Quantum simulation using arrays of gate-defined quantum dots

Uditendu Mukhopadhyay

Research output: ThesisDissertation (TU Delft)

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We are entering the era of the second quantum revolution, where we aim to harness the power of quantum mechanics to create new technologies. Quantum technologies have the potential to revolutionize the fields of simulation, computation, communication, sensing, metrology, and many others. Here we discuss analog quantum simulation, which has attracted a lot of attention in the last few years from several platforms. Although arrays of gate-defined quantum dots exhibit significant potential for analog simulation, example experiments have been few and far between. This thesis focuses on simulating the Fermi-Hubbard model using two dimensional (2d) arrays of quantum dots.
The first experiment describes the creation and measurement of a 2x2 quantum dot array. Historically, most experiments with quantum dots have been performed with linear arrays due to the relative ease of fabrication. We introduce a bi-layer gate structure, facilitated by the lift-off of sputtered silicon nitride, to create the 2x2 dot array. This gate design enables us to achieve unprecedented tunability of the tunnel coupling between all nearest-neighbor pairs of dots in 2d arrays. We also demonstrate individual control over the chemical potential and the electron occupation of each dot along with accurate measurement of the on-site and inter-site interaction terms. The use of virtual gates significantly aids in the tuning of tunnel coupling and chemical potential. The demonstrated high degree of control of the system along with fast single-shot spin-readout achieved through Pauli spin blockade establish this dot array as a promising simulator of the Fermi-Hubbard model.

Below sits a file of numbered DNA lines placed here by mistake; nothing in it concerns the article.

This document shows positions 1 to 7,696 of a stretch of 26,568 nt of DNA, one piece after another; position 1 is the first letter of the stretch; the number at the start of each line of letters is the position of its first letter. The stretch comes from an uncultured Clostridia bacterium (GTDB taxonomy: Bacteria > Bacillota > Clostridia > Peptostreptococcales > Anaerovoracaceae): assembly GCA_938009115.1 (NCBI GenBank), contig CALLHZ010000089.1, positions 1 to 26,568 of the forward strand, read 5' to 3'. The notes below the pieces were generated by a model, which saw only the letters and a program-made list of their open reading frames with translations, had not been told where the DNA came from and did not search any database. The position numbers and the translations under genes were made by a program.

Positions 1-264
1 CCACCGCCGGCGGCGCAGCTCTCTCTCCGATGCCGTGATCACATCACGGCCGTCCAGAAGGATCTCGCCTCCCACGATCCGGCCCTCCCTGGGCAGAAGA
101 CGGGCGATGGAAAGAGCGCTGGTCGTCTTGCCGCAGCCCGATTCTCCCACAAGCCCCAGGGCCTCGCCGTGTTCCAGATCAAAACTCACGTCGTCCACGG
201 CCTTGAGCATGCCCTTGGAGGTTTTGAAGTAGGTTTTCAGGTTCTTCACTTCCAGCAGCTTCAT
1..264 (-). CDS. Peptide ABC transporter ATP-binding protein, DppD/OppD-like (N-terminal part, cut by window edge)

The 2x2 dot array is used to simulate Nagaoka ferromagnetism in the next experiment. This form of itinerant ferromagnetism arises from the Fermi-Hubbard model, and was first shown analytically in the limit of infinite interaction strengths and infinite lattices by Nagaoka in 1966. Nagaoka ferromagnetism has been a topic of rigorous theoretical studies ever since, but its experimental signature has eluded us for more than five decades. In this experiment, we load the four dot plaquette with three electrons and demonstrate the emergence of spontaneous ferromagnetism by measuring the spin correlation of two out of the three electrons. Changing the topology of the array to an open chain is shown to destroy the ferromagnetic signature, consistent with the Lieb-Mattis theorem. We also show indications that this ferromagnetic ground state can be destroyed by applying a perpendicular magnetic field, unlike most other forms of ferromagnetism. However, this ground state shows striking robustness to the offset in the local potential of any dot. This is the first experimental verification of Nagaoka’s prediction as well as the first simulation of magnetism using quantumdot arrays.
The final experiment takes a different approach to simulate the Fermi-Hubbardmodel with a large 2d array of quantum dots. The dot array is created using only three gates in a top-down approach. This allows for only global control over the electron filling and tunnel coupling of the dots, contrary to the previous experiments. The readout is performed with capacitance spectroscopy, which allows us to directly probe the density of states of the two-dimensional electron systems. We measure the disorder levels and optimize both substrates and gating strategies to induce periodic potential, sufficiently stronger than the disorder level, at the 2d electron gas. Although we demonstrate a novel platformfor the realization of artificial lattices of interacting particles, this effort is currently limited by the substrate inhomogeneity.
Original languageEnglish
QualificationDoctor of Philosophy
Awarding Institution
  • Delft University of Technology
  • Vandersypen, L.M.K., Supervisor
Award date3 Oct 2019
Print ISBNs978-90-8593-411-0
Publication statusPublished - 2019


  • Quantum simulation
  • Quantumdot array
  • Fermi-Hubbard Model
  • Nagaoka ferromagnetism

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